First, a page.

Founder Kevin Carr plans to have Community Beer Company open in November, joining the ever-swelling ranks of Dallas and Dallas-area breweries that were little more than dreams just a couple of years ago.
Deep Ellum, Lakewood, Peticolas and FireWheel brewing companies are already established and available in bars (and lately stores, in DEBC's case), with Reunion and Four Corners also in the works, among many others in various stages of planning. Assuming they all make it out of the garage, and depending on the geographic distance one considers to be local, there could be 20 or 30 North Texas breweries in the next few years. But Carr isn't worried about a flooded market -- as long as the beer is good.
"I think the market can definitely support it," he says. "We're all concerned with making sure the entrants in the marketplace continue making a high-quality product so consumers keep coming back."
Making a high-quality product shouldn't be an issue for Community. Jamie Fulton, formerly the multiple award-winning brewmaster of The Covey in Fort Worth (which closed two years ago this weekend, matter of fact), will be in charge of the brewhouse.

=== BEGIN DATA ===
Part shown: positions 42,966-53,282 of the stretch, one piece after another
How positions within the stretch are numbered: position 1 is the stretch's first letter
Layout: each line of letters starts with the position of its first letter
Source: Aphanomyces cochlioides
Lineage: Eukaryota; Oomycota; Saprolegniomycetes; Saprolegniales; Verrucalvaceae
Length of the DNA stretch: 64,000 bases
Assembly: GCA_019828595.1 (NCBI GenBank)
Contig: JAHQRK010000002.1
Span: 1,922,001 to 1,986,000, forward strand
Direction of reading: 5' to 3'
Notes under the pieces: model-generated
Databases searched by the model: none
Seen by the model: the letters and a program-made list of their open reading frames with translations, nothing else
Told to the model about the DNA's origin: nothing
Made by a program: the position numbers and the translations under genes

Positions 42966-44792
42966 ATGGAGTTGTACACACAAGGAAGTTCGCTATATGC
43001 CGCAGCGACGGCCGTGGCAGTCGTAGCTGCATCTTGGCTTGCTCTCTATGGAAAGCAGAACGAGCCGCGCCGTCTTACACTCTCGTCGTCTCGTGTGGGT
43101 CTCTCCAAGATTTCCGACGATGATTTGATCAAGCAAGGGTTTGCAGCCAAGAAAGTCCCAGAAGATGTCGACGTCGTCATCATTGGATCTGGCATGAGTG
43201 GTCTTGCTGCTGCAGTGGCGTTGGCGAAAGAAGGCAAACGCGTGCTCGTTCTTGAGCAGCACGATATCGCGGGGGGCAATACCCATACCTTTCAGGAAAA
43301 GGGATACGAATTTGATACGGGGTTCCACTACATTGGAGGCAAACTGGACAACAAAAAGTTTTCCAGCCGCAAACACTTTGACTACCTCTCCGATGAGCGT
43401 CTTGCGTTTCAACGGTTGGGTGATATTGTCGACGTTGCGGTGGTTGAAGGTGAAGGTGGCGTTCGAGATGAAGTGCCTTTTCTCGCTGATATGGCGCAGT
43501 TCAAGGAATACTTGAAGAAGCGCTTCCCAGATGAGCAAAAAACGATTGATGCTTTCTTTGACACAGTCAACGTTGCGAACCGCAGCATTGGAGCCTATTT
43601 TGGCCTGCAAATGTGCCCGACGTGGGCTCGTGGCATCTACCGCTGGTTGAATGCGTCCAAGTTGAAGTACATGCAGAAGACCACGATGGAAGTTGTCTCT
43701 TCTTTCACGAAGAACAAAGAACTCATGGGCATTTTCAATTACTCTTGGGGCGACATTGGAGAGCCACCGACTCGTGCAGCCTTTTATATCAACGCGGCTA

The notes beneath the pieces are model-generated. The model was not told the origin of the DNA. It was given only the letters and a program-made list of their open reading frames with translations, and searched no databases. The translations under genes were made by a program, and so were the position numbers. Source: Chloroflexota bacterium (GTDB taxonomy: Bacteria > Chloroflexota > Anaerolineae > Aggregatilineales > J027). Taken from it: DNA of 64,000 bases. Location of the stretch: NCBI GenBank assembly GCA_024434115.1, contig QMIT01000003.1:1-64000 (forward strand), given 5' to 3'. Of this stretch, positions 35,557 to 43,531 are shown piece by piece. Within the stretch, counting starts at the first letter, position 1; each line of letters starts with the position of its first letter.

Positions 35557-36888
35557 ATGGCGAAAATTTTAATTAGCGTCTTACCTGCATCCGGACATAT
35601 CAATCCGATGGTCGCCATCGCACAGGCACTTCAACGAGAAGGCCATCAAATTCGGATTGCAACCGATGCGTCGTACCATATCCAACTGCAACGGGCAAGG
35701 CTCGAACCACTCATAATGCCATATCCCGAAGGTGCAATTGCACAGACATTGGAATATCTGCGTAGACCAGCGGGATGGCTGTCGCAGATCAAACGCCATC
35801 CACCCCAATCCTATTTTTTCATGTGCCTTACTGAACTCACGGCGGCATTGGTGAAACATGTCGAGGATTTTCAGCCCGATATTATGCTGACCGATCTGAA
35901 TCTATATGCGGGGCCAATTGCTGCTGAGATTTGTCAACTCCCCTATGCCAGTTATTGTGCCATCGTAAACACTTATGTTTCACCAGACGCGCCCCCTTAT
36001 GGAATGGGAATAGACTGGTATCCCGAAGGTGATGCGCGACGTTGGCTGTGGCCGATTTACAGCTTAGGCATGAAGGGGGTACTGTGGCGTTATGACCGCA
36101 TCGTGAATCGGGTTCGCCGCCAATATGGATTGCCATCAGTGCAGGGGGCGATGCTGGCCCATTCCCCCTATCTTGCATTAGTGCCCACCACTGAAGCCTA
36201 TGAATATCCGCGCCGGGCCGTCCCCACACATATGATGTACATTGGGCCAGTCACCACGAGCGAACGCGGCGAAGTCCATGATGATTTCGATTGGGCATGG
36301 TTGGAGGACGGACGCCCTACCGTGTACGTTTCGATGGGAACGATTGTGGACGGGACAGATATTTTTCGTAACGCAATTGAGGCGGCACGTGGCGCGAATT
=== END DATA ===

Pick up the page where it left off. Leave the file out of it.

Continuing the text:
If you like this story, consider signing up for our email newsletters.
SHOW ME HOW
You have successfully signed up for your selected newsletter(s) - please keep an eye on your mailbox, we're movin' in!
The five initial brews will include Fulton's Vienna lager recipe, which took second place in the 2010 World Beer Cup, along with a wit, a pale ale, a strong Belgian (to be around 10 percent ABV) and a "public ale," along the lines of an ESB.
As the name and motto "Beer for the greater good" suggest, Carr wants Community to be a charitable, arts-supporting business. He didn't have any specific causes or artistic endeavors in mind yet, but says he plans to donate the brewery's large event space (1530 Inspiration Drive in the Design District) to charity events as well as rent it out for art happenings.
The 30-barrel, four-vessel system, already delivered and in the construction phase, will be capable of 4,000 to 5,000 barrels its first year, Carr says, and the company already has some accounts lined up -- many of the usual beer-centric joints, he says, as well as a few different restaurants and bars that aren't usually part of the craft-beer conversation. Community will initially offer kegs, but plans are to begin bottling in the spring.
Now, if only we could taste it. That will have to wait until they're off the pilot system, but Carr says the chance will come soon enough.